The Common Core State Standards provide a framework for students to develop the ability to read and think critically and for teachers to measure student progress. The CCSS focus on what students need to learn; how is up to their teachers. Here, we suggest some CCSS-friendly answers to that vexing question.
The Books of Ezra Jack Keats
Keats’s books have long been used to teach visual and language literacy to grades K–4 and beyond. The stories can be easily understood by young readers and explored at increasing levels of complexity in higher grades.
Keats was instrumental in breaking the color barrier in children’s books, beginning with The Snowy Day, which was awarded the Caldecott Medal in 1963. Later books also featured a multicultural cast of characters facing childhood joys and dilemmas. Diversity is one of the books’ greatest assets, as children learning to navigate the world see characters who look like them, or who look quite different, embarked on the same journey.
Keats remains a classroom favorite because children relate so well to his characters and because the books offer various perspectives—social, emotional, moral—that teachers can choose to explore in class. They are fresh, relevant and effective in teaching children about such issues as:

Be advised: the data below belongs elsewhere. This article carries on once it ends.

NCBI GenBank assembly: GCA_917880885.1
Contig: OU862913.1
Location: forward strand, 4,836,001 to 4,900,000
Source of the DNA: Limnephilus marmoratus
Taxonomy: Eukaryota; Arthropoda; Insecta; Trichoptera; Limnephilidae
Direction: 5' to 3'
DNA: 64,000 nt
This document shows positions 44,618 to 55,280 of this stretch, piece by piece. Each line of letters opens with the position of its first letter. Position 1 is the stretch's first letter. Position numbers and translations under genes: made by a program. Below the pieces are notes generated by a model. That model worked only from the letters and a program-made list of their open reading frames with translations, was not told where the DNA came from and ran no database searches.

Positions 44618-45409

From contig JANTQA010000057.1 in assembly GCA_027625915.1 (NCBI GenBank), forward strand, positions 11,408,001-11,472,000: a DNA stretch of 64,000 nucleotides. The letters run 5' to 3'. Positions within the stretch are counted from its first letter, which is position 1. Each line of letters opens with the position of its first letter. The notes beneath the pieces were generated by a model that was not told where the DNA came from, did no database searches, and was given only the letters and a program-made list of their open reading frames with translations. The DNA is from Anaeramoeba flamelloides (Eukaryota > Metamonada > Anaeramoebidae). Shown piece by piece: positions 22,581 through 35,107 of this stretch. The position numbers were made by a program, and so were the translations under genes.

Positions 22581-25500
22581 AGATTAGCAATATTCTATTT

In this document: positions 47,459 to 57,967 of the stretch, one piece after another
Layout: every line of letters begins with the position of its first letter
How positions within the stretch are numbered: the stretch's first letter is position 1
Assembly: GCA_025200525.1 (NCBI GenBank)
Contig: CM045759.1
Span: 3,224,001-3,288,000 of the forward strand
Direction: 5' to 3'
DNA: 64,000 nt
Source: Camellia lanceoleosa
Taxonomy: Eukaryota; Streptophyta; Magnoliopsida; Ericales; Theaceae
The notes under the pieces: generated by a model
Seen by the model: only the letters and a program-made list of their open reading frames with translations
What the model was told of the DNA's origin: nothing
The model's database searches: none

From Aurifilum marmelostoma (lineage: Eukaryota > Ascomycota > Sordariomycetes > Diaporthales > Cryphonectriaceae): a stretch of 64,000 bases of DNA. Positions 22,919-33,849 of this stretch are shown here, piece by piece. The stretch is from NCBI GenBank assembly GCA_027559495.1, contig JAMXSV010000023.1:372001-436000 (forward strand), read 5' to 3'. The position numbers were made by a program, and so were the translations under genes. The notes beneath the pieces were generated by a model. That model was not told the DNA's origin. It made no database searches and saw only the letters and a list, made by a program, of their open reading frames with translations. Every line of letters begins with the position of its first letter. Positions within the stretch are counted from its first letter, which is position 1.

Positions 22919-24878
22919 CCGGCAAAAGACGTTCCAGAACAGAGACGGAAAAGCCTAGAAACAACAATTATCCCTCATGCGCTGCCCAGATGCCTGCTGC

- sibling rivalry
- peer pressure
- developmental issues
- resourcefulness and determination
- city life
See also our select lesson plans for a variety of ways to teach Keats.
The EJK Foundation’s educational programs help teachers and librarians inspire children’s love of reading and learning. When integrated into the curriculum, they are ready-made to advance the standards at almost all grade levels.
Take the EJK Bookmaking Competition (grades 3–12) and EJK Mini-Grants (grades pre-K–12), for example. Though different from each other in design and purpose, both programs:
- apply to multiple grade levels.
- develop required academic skills in a creative way that students love, and offer recognition and rewards to educators as well.
- are most successful when undertaken by whole classes.
- allow educators to collaborate across disciplines.
- inspire students to work hard toward a desired goal, applying necessary skills and knowledge to create a beautiful book or school project.
Project-based programs like these offer short- and long-term benefits:
- For teachers, a unified, adaptable way to meet the required yearly goals.
- For students, an enjoyable experience, a sense of achievement and a source of pride.